Shark Diving in Aliwal Shoal, South Africa

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Eldene Eyssell from South Africa is telling us about her diving trip in Aliwal Shoal in South Africa. If you wish also to publish your article, contact me.

Dive Report Aliwal Shoal, Umkomaas, KwaZulu-Natal South Coast, South Africa by Eldene.

Aliwal shoal is the reef system best dived from the town of Umkomaas (which means ‘the place of the cow whales’ in Zulu). Many dive it for the sharks.

How to get there? • Fly to Durban, hire a car or arrange a pick-up, and drive about an hour south to Umkomaas.
• Drive about 7 hours from Johannesburg on a double highway.

The Shark Diving

For me, this is adrenaline diving. Sea conditions vary considerably, but most often the boat (rubber duck) ride out to the reef is an exciting rush, bouncing over the breakers. (And it is even more fun during the week when you know everyone else is at work.) You launch from a lagoon, so no pushing the boat into the water from the beach and hauling yourself into the boat. Then you have to get through the surf. This is where you need a really good skipper.

Reefs – are pretty, with reef fishes, nudibranchs, eels, dolphins, whales and rays, but not as amazing and varied as Sodwana, especially when it comes to corals and sponges.

Sharks – these are the things. From June to November, the ragged tooth sharks come to breed. (One year when the conditions were perfect, I saw 28 sharks in the Raggies Cave area; and that was towards the end of the season.) There are also tiger sharks (June to November), blacktips, hammerheads, whitetips, and Zambezi sharks.



Blacktip and tiger shark (courtesy of Bark Lukasik,

There are baited shark dives run by shark experts. They lure the sharks with sardine oil and fish in a drum, but do not actually feed the sharks, so they are not whipped into a frenzy. On my 74-minute dive we were surrounded by 25–30 exquisite blacktip sharks (not to be confused with blacktip reef sharks). The cost of a baited dive is about R1 400 (about 120 euros).

Whale sharks – I have been privileged to swim with 4 whale sharks at Aliwal, 3 on one dive alone (in December). Then again, a good friend of mine who has dived Aliwal way more than I have, believes whale sharks are mythical creatures because she has never seen one.

Wrecks – There are two wrecks, The Produce (1974; maximum depth 32 m) and The Nebo (1884; maximum depth 27 m). Diving these is very dependent on conditions. I’ve tried to dive The Nebo twice, with no luck – visibility disappeared below a depth of 12 m. The divemaster is usually dispatched to check the visibility before everyone kits up and bales out. On a good day, The Produce  is magnificent. It is covered with corals and ferns and surrounded by thousands upon thousands of harlequin goldies (found only on these two wrecks) and schools of kingfish and tuna. It is also home to giant brindle bass, eels, lionfish and stonefish.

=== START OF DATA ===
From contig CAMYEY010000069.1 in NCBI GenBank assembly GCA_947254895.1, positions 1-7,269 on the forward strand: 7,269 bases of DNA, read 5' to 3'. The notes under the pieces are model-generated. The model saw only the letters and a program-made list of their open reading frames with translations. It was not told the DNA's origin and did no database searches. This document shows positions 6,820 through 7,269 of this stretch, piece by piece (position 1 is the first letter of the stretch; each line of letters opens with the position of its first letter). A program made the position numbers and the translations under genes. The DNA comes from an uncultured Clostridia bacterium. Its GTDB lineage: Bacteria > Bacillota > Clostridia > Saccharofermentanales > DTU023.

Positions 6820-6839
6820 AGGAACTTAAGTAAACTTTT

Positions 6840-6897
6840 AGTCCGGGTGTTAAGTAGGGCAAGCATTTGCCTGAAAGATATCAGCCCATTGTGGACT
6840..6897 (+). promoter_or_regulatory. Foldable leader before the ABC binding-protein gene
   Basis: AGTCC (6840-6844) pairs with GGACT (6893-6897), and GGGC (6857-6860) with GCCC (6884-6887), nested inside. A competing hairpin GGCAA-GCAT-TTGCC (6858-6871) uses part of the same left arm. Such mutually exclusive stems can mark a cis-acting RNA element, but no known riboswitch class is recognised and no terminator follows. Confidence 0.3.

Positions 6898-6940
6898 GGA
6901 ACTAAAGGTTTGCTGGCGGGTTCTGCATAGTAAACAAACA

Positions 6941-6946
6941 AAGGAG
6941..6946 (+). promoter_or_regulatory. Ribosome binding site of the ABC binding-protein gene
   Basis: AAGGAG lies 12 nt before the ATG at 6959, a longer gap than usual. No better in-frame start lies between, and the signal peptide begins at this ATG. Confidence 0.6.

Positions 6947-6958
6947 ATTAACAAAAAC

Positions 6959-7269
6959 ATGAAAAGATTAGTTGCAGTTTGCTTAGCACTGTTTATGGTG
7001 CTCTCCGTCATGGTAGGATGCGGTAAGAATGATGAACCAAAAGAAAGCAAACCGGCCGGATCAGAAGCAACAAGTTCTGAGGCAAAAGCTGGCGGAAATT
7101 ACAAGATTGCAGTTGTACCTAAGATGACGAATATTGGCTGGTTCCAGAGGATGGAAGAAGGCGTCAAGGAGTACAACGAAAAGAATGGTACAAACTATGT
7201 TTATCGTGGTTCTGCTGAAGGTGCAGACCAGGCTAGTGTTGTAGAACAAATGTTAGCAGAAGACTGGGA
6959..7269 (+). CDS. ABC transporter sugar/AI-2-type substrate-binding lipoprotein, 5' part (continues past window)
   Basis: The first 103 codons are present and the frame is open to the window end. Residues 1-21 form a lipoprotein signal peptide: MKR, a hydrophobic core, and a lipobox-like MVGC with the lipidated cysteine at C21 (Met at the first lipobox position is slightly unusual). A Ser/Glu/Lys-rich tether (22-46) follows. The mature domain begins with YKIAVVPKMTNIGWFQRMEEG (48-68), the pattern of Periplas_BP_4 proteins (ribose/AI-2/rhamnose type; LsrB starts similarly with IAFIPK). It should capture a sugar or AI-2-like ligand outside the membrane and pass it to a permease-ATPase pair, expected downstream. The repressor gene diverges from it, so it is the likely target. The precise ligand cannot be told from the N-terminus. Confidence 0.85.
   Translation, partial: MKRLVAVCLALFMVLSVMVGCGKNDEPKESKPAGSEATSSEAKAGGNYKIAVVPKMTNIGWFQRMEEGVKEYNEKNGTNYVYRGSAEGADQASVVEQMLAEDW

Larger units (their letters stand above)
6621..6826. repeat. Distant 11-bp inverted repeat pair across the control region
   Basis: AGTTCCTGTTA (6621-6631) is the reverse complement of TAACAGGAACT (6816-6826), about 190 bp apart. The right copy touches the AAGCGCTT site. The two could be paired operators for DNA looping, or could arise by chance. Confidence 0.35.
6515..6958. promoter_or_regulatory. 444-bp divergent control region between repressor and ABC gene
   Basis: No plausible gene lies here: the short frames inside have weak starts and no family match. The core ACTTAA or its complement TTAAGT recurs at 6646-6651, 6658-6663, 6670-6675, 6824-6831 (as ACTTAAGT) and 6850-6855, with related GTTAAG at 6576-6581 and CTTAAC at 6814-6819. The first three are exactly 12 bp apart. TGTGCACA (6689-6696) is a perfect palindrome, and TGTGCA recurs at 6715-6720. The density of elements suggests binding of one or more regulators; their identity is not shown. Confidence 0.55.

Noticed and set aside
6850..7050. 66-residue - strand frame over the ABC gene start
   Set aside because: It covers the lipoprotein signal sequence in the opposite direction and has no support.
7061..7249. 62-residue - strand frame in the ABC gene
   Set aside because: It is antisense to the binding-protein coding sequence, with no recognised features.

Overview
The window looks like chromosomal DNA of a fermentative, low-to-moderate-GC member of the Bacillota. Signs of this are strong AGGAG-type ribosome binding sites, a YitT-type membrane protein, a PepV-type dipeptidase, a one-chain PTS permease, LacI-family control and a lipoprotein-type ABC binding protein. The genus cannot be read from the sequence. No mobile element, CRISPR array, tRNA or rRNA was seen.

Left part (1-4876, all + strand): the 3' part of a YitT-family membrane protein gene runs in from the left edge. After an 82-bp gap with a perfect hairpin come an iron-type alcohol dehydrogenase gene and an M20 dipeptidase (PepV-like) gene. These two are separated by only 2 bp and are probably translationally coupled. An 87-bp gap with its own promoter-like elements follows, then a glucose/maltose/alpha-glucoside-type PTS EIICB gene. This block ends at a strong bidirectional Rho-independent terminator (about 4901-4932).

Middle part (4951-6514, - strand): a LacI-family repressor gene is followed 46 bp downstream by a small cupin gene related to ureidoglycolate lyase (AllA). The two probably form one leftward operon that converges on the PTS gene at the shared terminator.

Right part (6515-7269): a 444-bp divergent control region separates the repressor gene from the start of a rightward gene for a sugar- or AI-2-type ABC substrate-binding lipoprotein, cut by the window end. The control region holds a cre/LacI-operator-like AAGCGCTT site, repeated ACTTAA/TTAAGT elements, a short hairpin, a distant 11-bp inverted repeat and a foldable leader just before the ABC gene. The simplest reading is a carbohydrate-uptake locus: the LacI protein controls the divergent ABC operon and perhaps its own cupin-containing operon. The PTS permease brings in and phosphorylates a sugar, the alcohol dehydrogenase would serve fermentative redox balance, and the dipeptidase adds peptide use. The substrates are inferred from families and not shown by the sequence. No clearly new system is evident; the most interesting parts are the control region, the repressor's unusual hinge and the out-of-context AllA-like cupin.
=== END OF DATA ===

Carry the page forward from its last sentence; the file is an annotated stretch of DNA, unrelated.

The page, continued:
The Produce wreck (courtesy of Brightwater Scuba, Johannesburg)

Diving conditions very varied. Visibility zero to 20+ m. Water temperatures from 20°C in August to 28°C in December. Reefs’ depths from 17 m to 32 m. Diving is mostly in the morning, before the sea get rough(er). Diving is throughout the year, but August can get really windy and unpleasant.

Where to stay?

There are a number of dive centres, lodges and guesthouses in Umkomaas, some better than others. I stay at Agulhas House, a B&B. Rooms are very comfortable, with fans, fridges and private bathrooms. There is a pool and braai (barbeque) area where you can cook your own food; a supermarket and a bottle (liquor) store are around the corner. The breakfasts, served by Mickey after the first dive of the morning, are great.

Agulhas House has its own fully equipped dive centre. You can store your gear in the kit rooms and get your wetsuit on there instead of on the beach. They load all your gear on the boat and drive you down to the beach.


Agulhas House

Other activities

Umkomaas itself is a bit of a nowhere, sleepy place. The beach is lousy and I don’t think you can swim there because there are no lifeguards. There are some restaurants and pubs, but the service is slow, especially at busy times (weekends, when locals come to dive, and December/January). The next town south is Scottburgh, which has some decent places to eat and drink. There is a crocodile farm along the way.

You could drive the hour back to Durban, which has a world-class aquarium at the uShaka marine theme park. But do you really want to see fish in captivity?

Eat hot and spicy Indian curry and rice, or bunny chows (loaves of bread, hollowed out and filled with curry).


Aliwal Shoal is a marine reserve, and you need a permit to dive there. Permits are available at Agulhas House (R30 for a month’s permit) or from the post office down the road (R95 for a year). These permits are valid anywhere in the country.

It is not a malaria area, but mosquitoes can be a nuisance.

Interesting links

Shark diving at Aliwal Shoal –! or

uShaka –

Agulhas House –

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